Figure 1: Convective storm system in the desert during the North American monsoon season. (Image courtesy of Zack Guido, University of Arizona)
As we approach summertime we will discuss a topic about deserts, which are often associated with hot and dry conditions. In a desert region, we find large diurnal temperature differences, generally clear skies and a lack of significant plant and animal life due to little amounts of precipitation. Considerably deserts are found all over the globe from North America to Asia, and surprisingly even cold deserts exist, such as Antarctica. For the purpose of this article, we will focus on deserts that experience significant heat and what seems like an endless forecast of precipitation-free summer months
The main focus is a phenomenon that brings isolated rain and storms to deserts as a result of extreme heating, that being a Thermal Low-Pressure system, otherwise known as a heat low. Storm systems need a variety of ingredients to form, one of those is a heat source that generate rising air that will eventually give way to the formation of clouds. Figure 2 is a cross section graphic illustrating heights measured in millibars (mb) starting with 850 mb being closest to the surface. This shows the hottest area allowing for expansion as heat rises and eventual generation of clouds located at the red ‘L’ that symbolizes a low-pressure system.
Figure 2: Cross-section of Surface to 300mb height that shows low pressure formation in the hottest environment on the surface. (Image courtesy of the United States Navy)
Heat is a leading contributor to instability that aids in formation of a low-pressure system. As a matter of fact, we see similar mesoscale changes to weather systems in events like sea breezes (cold air from the sea meeting warm air over land) and lake-effect snow (cold air meeting warm lake water) both of which ultimately lead to rising air, instability and eventually low pressure systems that bring precipitation.
Multiple factors play a role in the formation of low-pressure systems that bring precipitation, but in the case of thermal lows, heat is the main lifting mechanism since heat rises. Ideally, we would want to see moisture and surface convergence that will add fuel to a low pressure system. While a low pressure can form from extreme heating, resultant precipitation does not always reach the surface. Due to the dryness of a desert region, precipitation can form, but may fall as virga — precipitation that evaporates before reaching the surface. Another factor that can hinder the production of precipitation during these events is a capping inversion. This means that parcels of air that rise to a certain level cannot rise further because the surrounding air is the same temperature or warmer.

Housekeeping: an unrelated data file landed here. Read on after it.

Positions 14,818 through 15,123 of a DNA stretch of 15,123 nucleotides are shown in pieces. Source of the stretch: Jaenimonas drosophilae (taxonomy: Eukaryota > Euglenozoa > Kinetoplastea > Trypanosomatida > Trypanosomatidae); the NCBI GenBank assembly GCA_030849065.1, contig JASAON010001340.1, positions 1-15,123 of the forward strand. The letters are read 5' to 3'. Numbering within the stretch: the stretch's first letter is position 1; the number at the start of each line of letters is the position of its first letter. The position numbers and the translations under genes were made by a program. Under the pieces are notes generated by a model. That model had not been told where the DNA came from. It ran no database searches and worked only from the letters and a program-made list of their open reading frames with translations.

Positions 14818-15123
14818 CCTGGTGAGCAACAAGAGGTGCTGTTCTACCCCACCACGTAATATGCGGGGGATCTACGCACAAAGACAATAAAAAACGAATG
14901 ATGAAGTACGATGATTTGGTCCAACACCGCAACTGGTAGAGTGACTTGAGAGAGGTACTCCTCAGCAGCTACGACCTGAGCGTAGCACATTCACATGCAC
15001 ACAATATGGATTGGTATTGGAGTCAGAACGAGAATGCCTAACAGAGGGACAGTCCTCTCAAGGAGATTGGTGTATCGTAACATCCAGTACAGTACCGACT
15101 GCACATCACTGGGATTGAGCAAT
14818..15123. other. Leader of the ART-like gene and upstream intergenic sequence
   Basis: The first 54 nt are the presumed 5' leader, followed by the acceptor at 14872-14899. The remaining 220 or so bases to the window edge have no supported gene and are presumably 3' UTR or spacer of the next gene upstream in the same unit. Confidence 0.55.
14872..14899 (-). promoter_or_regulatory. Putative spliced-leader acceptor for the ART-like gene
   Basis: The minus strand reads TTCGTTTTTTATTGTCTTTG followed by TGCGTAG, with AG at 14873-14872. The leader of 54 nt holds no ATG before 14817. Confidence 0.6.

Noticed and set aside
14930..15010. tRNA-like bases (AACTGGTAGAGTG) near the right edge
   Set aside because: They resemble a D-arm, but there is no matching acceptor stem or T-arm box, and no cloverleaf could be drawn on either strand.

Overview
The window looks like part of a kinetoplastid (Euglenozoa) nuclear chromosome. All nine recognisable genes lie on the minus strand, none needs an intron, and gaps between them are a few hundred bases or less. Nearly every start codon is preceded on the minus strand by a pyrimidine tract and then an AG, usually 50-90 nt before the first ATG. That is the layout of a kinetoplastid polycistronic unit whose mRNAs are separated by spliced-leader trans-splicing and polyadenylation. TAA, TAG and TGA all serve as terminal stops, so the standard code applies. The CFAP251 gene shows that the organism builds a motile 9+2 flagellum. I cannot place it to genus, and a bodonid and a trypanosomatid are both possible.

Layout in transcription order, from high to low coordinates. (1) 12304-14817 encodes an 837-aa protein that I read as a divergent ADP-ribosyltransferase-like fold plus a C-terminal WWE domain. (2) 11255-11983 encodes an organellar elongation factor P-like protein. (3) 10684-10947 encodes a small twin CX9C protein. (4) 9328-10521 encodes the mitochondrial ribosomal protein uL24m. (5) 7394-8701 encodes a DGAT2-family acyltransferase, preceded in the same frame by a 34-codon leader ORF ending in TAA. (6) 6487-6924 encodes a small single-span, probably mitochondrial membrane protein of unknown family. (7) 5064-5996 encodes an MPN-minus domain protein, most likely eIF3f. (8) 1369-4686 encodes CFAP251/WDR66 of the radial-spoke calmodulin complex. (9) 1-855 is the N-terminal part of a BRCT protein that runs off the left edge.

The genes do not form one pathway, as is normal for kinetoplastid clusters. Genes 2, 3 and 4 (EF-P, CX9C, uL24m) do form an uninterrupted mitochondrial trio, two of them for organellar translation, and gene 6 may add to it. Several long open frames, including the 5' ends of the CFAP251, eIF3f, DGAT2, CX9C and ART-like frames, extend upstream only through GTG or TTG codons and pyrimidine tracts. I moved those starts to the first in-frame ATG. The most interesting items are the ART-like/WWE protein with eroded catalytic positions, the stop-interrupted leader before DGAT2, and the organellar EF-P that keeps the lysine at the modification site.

Because thermal low pressure systems form during significant heating, we typically see them in the climatologically warmest times of the year. For example, the desert region extending through the southwestern United States and portions of Mexico experience a Monsoon season in mid-summer (July/August) as a result of this phenomenon.
While the desert regions of the United States are typically dry, the proximity to the surrounding bodies of water can allow for moisture transfer that feeds into the surrounding air, which ultimately allows for more precipitation. Below is a graphic that shows sources of moisture that transfer towards the low-pressure system.
Figure 3: The southwestern United States and portions of Mexico experiencing thermal lows with the aid of moisture transfer (highlighted in green). (Image courtesy of NOAA)
Topography can play a role in aiding storm development in thermal lows allowing for orographic lift, or forced lift due to higher elevation like mountains. Pollution can also be spread through these systems because of elevation differences along with mid-level pollutants like ozone that can be carried with thermal lows.
As a result of the above, forecasting for thermal lows can be complicated because of the above factors playing a role in which areas will receive precipitation or if the precipitation will reach the ground.
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© 2019 Meteorologist Jason Maska